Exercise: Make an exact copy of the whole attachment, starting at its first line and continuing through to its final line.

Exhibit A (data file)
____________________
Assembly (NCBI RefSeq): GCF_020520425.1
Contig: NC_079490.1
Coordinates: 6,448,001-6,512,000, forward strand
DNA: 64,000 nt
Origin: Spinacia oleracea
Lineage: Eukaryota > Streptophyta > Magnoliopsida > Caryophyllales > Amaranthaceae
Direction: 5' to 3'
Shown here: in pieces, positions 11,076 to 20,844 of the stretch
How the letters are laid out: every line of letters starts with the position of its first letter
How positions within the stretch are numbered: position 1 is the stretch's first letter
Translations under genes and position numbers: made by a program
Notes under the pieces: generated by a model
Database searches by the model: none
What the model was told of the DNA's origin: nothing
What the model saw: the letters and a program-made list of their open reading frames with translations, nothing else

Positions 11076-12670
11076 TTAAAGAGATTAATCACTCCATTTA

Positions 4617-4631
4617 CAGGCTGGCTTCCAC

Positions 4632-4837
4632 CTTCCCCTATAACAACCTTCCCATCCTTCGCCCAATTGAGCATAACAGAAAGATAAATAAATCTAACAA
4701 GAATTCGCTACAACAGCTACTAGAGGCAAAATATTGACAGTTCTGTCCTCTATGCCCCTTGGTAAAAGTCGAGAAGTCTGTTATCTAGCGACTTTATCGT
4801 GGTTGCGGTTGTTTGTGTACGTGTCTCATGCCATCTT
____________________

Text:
Assembly (NCBI RefSeq): GCF_020520425.1
Contig: NC_079490.1
Coordinates: 6,448,001-6,512,000, forward strand
DNA: 64,000 nt
Origin: Spinacia oleracea
Lineage: Eukaryota > Streptophyta > Magnoliopsida > Caryophyllales > Amaranthaceae
Direction: 5' to 3'
Shown here: in pieces, positions 11,076 to 20,844 of the stretch
How the letters are laid out: every line of letters starts with the position of its first letter
How positions within the stretch are numbered: position 1 is the stretch's first letter
Translations under genes and position numbers: made by a program
Notes under the pieces: generated by a model
Database searches by the model: none
What the model was told of the DNA's origin: nothing
What the model saw: the letters and a program-made list of their open reading frames with translations, nothing else

Positions 11076-12670
11076 TTAAAGAGATTAATCACTCCATTTA

Positions 4617-4631
4617 CAGGCTGGCTTCCAC

Positions 4632-4837
4632 CTTCCCCTATAACAACCTTCCCATCCTTCGCCCAATTGAGCATAACAGAAAGATAAATAAATCTAACAA
4701 GAATTCGCTACAACAGCTACTAGAGGCAAAATATTGACAGTTCTGTCCTCTATGCCCCTTGGTAAAAGTCGAGAAGTCTGTTATCTAGCGACTTTATCGT
4801 GGTTGCGGTTGTTTGTGTACGTGTCTCATGCCATCTT